8 Jazz Jackrabbit GBA (Score: 68)

The character of Jazz Jackrabbit should have been a bigger deal than it is. The franchise started strong on PC, in 1994, as one of Epic Games’ very early titles. The sequel, released in 1998, came in too late; despite solid reviews, the PC world had firmly moved to 3D. The next title was supposed to be a 3D platformer, but was cancelled after multiple delays. The final release in the series was thus moved to the Game Boy Advance, and retained the fun run & gun gameplay, but any fame the series might have possessed had evaporated by then.

7 Creavures (Score: 55)

As the lowest-rated game on our list, this PC exclusive did not receive a lot of love. It is indeed a bit short, but it packs so much in the few hours it takes to complete. The characters are beautifully designed and all use different mechanics to manoeuvre through the levels. This creates stages that are more like puzzles, and stopping to think of a solution also gives you time to admire the superbly-crafted backgrounds and environments. Released almost a decade ago, it probably would have been received better these days, with indie games being encouraged to take risks and expose their quirks.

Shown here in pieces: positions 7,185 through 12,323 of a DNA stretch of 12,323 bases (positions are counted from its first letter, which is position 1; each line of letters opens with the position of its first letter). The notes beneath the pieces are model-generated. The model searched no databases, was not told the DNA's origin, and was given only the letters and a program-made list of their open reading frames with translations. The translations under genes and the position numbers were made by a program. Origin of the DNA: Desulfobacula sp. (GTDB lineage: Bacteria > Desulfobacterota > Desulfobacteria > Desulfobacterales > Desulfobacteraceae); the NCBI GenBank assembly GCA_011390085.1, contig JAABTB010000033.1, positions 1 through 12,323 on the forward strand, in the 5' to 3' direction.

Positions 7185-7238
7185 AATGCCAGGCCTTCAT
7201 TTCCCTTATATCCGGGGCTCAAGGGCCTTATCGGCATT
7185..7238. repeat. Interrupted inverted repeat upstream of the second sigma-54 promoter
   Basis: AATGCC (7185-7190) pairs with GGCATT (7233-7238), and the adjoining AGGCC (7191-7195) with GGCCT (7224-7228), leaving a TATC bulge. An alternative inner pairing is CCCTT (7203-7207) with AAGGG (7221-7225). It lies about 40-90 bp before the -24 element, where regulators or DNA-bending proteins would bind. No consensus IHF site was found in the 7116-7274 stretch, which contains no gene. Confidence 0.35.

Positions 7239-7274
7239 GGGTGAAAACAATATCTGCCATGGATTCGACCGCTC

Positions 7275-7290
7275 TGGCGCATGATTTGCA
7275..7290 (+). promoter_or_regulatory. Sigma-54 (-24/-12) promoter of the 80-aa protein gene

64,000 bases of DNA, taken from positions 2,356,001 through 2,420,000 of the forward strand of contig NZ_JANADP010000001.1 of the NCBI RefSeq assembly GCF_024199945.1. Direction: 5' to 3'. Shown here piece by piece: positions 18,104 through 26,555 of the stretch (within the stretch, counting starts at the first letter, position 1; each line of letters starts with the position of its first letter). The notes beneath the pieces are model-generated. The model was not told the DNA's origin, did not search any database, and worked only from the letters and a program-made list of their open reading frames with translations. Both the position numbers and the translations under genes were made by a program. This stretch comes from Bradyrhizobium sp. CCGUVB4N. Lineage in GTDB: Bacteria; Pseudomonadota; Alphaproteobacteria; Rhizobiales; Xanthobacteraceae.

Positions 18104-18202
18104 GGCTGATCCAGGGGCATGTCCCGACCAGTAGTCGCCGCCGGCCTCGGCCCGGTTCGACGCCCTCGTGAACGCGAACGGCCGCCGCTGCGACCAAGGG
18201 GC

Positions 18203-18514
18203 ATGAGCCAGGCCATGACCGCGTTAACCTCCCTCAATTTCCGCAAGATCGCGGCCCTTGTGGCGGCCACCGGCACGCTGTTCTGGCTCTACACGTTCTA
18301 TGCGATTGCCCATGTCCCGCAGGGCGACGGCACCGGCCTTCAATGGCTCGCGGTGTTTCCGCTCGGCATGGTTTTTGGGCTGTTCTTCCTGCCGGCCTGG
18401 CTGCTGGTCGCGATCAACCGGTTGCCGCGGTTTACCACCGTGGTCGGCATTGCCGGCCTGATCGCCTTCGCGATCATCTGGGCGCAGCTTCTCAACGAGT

6 Mystical Ninja Starring Goemon (Score: 67)

Mystical Ninja is a 3D upgrade to a cult SNES side-scrolling adventure, and it mixes genres with interesting results to become a quirky 3D platformer with lots of action. It was even successful enough to warrant a sequel the next year. So why did critics fail to get hooked? Many of them mentioned the game’s localizations. Most songs on the soundtrack retain their Japanese lyrics, and the dialogue is translated in such a way that it either becomes extremely funny, or very confusing. The gameplay, however, is top notch and worth sticking with it.